Do You Want to Play?

You might say you wish you were good at playing an instrument. You might believe that musical talent, and perhaps all talents (sciences, languages, drama, etc) are something you are born with. Over the years I’ve come to think this belief is completely wrong.

There are studies (which I alluded to in the Bruce Lee post) that demonstrate that people gain expertise through an investment of time and energy – through practice. Anyone can play! Waiting for a divine gift of talent will probably only be an exercise in frustration… If you don’t put in your own energy, the most likely outcome will be nothing!

To play for pleasure, which most musicians do, you need a smaller time investment than you would need to become an expert. Pros play for 4 – 8 hours a day! As a hobbyist, half an hour to an hour a few days a week would probably be perfect.

So ask yourself, “do I really want to play?” If the answer is yes, the next question is “what?” What kind of music do you like? What instrumental sound in the mix seems to always catch your ear?

The next step is to get yourself an instrument! I suggest an inexpensive one – just in case. It’s been argued that when a serious investment is made then you will be more motivated to practice… I’ve seen that this doesn’t always work.

Now, do a little research. Look for a little info about your instrument, who the best players are, maybe where there is a good teacher nearby, and by all means, make noise! Experiment with your instrument, see what kinds of sounds you can make. At first, it’s most common that everything you do will probably sound terrible!!!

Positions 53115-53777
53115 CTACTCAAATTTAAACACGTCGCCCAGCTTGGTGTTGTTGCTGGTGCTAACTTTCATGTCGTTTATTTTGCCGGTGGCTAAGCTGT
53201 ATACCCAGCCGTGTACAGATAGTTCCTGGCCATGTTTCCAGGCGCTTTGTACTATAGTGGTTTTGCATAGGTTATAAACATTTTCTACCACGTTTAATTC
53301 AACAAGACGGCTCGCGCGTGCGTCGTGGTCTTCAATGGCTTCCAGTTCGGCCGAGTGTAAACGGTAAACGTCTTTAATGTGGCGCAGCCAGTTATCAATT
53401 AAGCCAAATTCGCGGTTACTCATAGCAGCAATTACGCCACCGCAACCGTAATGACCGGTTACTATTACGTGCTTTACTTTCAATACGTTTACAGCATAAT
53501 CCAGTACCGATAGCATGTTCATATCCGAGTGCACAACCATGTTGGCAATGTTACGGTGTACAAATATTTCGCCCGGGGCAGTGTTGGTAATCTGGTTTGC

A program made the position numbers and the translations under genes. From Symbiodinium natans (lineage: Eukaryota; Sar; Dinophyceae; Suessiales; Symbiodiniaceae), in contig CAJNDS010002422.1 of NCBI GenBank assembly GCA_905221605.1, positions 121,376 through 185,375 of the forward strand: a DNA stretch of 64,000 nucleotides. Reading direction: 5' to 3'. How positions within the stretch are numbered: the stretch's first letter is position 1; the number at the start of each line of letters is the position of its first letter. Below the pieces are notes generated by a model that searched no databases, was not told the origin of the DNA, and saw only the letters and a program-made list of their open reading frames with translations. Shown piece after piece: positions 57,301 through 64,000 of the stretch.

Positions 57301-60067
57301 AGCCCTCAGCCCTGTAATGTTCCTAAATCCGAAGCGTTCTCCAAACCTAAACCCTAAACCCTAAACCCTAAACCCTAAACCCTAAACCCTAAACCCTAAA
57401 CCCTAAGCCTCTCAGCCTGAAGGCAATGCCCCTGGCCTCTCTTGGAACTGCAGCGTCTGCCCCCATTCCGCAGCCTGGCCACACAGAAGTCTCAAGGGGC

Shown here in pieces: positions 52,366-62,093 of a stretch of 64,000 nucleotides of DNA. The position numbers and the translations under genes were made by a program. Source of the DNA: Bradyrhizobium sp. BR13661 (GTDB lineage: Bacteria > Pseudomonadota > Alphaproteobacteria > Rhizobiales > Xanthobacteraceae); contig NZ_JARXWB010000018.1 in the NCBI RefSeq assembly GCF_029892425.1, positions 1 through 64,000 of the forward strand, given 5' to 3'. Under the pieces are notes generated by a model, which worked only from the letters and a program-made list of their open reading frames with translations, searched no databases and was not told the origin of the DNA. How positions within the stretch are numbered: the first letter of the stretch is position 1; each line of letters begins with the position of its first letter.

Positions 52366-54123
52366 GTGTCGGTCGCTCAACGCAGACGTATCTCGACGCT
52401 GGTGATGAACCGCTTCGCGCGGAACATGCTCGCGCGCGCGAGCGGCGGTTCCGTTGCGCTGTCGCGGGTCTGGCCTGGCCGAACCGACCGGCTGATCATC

The penultimate step is to find time in your busy schedule to play. This is usually the most difficult. Especially since we’ve been programmed to think it’s frivolous and selfish to play. The studies show that the benefits of playing an instrument go beyond just making music. It has positive effects on you intellectually, socially, and emotionally. It just happens to also be fun! Let yourself have fun.

Which brings us to the last step – enjoy.

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Bruce Lee was the Jimi Hendrix of Kicking Ass – Why People Become Exceptional

There are people in this world who are exceptional. People who seem to have god given talent. Bruce Lee, in my opinion, is in the same category as Jimi Hendrix. His ability was mindblowing! They both had that kind of talent.

How does someone reach this level of skill? Is it something you’re born with?

Studies show that expertise comes from a lot of practice. Not just sitting and playing, but conscious, focussed practice! I’ve been there, sitting with my guitar, and I zone out… When I come back to consciousness, I know I’ve been playing but I wasn’t there for it… That kind of practice doesn’t count! According to the studies, you need to put in at the very least, 3 hours a day for 10 years… Seems like a lot, but in interviews, virtuosos tell that they have done this very thing – usually more.

People like Bruce Lee and Jimi Hendrix, as well as a host of others like Michael Jordan, Andres Segovia, John Coltrane, Vaslov Nijinsky (and hundreds of others I could name right now) go beyond our understanding of expertise. Theoretically, anyone who puts in focussed and deliberate practice or study, can become an expert. To achieve the levels that masters like Bruce Lee and Jimi Hendrix have, you need to live your passion. For these people I argue that their art was not just something they did, but something inside the depth of their souls. It wasn’t just there while they were practicing or performing, it was there in everything they ever did. It wasn’t something they chose, but something that chose them.